Republican members of the House Science, Space, and Technology Committee questioned in June Environmental Protection Agency (EPA) Administrator Gina McCarthy concerning EPA’s regulatory agenda.
The hearing focused specifically on the scientific basis and regulatory authority behind EPA’s Waters of the United States (WOTUS) rule.
WOTUS Under Fire
Rep. John Moolenaar (R-MI), a member of the committee, pressed McCarthy at the hearing about the agency’s reasoning for its expansion of the federal government’s jurisdiction over ephemeral bodies of water located on millions of acres of private land. Moolenaar says the majority of Congress believes the agency’s final rule goes beyond what the Clean Water Act allows.
“I think it’s a pretty strong indication when the majority of Congress has voted to disapprove of the rule and 32 states are suing over that rule,” Moolenaar said. “I don’t know if there is anything you can do to rescind it or modify it at this point.”
Moolenaar pointed to Senate Joint Resolution 22, introduced by Sen. Joni Ernst (R-IA), as evidence of Congress’ disapproval of WOTUS. SJR 22, which would have vacated or canceled WOTUS, passed the House without amendment on January 13, 2016, but it was vetoed by President Barack Obama on January 19. The Senate failed in its attempt to override the veto.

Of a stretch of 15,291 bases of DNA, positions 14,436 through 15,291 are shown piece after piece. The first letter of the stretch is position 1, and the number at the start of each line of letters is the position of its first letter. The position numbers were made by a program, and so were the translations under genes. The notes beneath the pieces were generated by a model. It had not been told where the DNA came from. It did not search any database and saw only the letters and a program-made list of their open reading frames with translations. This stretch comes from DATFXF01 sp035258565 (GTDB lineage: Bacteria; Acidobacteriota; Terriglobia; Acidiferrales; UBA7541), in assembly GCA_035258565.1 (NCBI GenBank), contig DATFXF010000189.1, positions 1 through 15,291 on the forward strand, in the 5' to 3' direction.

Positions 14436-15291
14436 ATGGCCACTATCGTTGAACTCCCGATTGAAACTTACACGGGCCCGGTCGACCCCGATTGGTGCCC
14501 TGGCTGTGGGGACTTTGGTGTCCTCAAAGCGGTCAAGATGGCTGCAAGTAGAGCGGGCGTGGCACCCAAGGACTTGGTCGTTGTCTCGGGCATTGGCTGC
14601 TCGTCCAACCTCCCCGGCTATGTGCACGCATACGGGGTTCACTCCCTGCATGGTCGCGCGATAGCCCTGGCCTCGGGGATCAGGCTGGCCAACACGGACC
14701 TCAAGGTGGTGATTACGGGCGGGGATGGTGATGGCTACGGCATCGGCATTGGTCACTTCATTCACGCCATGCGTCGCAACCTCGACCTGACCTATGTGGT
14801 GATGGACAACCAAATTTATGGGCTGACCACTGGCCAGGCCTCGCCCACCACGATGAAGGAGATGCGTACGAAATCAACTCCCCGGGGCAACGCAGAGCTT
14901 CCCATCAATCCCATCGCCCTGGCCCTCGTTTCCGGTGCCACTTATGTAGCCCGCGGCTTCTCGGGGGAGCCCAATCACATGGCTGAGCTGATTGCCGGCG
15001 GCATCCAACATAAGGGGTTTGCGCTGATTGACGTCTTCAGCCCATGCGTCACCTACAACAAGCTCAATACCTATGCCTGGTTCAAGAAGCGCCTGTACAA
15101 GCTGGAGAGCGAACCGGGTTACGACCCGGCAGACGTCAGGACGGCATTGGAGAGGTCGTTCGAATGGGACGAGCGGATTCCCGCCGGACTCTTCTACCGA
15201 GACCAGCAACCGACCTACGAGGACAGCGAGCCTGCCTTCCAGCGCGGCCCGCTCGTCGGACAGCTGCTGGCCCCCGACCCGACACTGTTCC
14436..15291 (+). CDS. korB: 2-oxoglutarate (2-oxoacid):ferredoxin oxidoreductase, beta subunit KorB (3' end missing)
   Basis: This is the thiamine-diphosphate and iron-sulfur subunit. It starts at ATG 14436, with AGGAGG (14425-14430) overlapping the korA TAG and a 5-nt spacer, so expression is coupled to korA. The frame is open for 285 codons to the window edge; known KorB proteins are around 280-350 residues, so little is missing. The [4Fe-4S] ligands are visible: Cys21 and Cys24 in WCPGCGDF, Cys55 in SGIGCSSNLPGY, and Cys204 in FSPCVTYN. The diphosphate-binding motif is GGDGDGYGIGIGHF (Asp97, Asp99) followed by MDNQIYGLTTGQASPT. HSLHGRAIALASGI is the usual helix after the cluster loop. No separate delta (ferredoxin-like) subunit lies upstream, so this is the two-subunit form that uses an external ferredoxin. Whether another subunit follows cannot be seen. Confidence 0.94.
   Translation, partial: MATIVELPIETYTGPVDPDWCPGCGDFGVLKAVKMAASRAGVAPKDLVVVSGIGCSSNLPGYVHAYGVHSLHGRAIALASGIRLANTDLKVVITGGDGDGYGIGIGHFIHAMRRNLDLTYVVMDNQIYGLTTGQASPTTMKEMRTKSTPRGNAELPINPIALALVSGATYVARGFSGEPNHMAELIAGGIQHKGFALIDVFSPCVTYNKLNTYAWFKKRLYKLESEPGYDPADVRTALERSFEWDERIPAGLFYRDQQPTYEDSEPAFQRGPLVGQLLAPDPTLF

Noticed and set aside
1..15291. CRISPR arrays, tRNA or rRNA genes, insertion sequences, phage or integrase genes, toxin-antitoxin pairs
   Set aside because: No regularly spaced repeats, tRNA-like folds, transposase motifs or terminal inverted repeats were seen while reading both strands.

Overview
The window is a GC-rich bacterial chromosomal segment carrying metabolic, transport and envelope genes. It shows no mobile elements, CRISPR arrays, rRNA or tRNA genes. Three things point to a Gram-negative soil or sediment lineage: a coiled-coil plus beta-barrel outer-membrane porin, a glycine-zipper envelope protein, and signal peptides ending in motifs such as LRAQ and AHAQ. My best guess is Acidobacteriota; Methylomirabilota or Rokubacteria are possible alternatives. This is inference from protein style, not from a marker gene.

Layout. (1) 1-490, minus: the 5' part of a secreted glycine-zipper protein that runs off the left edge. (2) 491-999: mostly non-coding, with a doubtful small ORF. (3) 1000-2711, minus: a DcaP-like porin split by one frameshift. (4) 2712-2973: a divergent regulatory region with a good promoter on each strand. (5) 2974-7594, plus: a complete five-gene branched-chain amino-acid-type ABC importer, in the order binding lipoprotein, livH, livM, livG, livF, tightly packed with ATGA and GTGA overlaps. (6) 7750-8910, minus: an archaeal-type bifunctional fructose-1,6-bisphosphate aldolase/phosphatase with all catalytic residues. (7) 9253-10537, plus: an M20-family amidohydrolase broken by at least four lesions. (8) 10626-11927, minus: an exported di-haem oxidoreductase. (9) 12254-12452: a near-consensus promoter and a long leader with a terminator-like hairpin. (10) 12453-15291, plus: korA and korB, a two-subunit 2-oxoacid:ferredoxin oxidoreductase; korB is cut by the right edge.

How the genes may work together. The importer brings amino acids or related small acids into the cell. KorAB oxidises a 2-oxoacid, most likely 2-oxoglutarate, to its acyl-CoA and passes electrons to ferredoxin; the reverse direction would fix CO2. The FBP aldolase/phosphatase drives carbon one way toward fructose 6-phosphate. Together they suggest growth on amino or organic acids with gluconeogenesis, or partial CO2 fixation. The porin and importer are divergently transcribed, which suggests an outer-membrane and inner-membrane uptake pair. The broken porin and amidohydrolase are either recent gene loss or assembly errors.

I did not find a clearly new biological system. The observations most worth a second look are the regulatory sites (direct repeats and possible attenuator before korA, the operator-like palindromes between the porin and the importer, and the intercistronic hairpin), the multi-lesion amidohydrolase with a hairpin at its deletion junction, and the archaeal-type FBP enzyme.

Although Congress has failed to rein in the Obama administration’s attempt to expand its powers through WOTUS, recent court decisions have called into question the rule’s validity. The Sixth U.S. Circuit Court of Appeals issued a temporary stay on WOTUS after 13 states brought suit challenging the rule. The stay blocks WOTUS’ implementation until the appellate court can determine the constitutionality of the rules.
In the court’s decision to issue the stay, it found WOTUS appears to be “at odds” with key Supreme Court rulings.
“We conclude that petitioners have demonstrated a substantial possibility of success on the merits of their claims,” wrote Judge David McKeague in his majority decision.
‘Don’t trust McCarthy, EPA’
In her testimony before the House Science, Space, and Technology Committee, McCarthy claimed EPA went “above and beyond” to protect farmers’ interests when crafting the WOTUS rule, a statement Myron Ebell, director of the Center for Energy and Environment at the Competitive Enterprise Institute, calls “an alternate reality.”
“EPA Administrator Gina McCarthy’s testimony to Congress is always amusing,” said Ebell. “She presents an alternate reality and dares members of Congress to point out she’s fantasizing.
“Contrary to McCarthy’s claims, WOTUS is a vast expansion of federal jurisdiction over private land, [and it ignores] two significant Supreme Court decisions that limit the reach of the Clean Water Act,” Ebell said. “McCarthy and WOTUS show a blatant disregard for the legitimate concerns of farmers, ranchers, and all other landowners.
“My advice to the agriculture community or any other regulated community is not to believe anything Gina McCarthy says,” Ebell said.
Michael McGrady ([email protected]) writes from Colorado Springs, Colorado.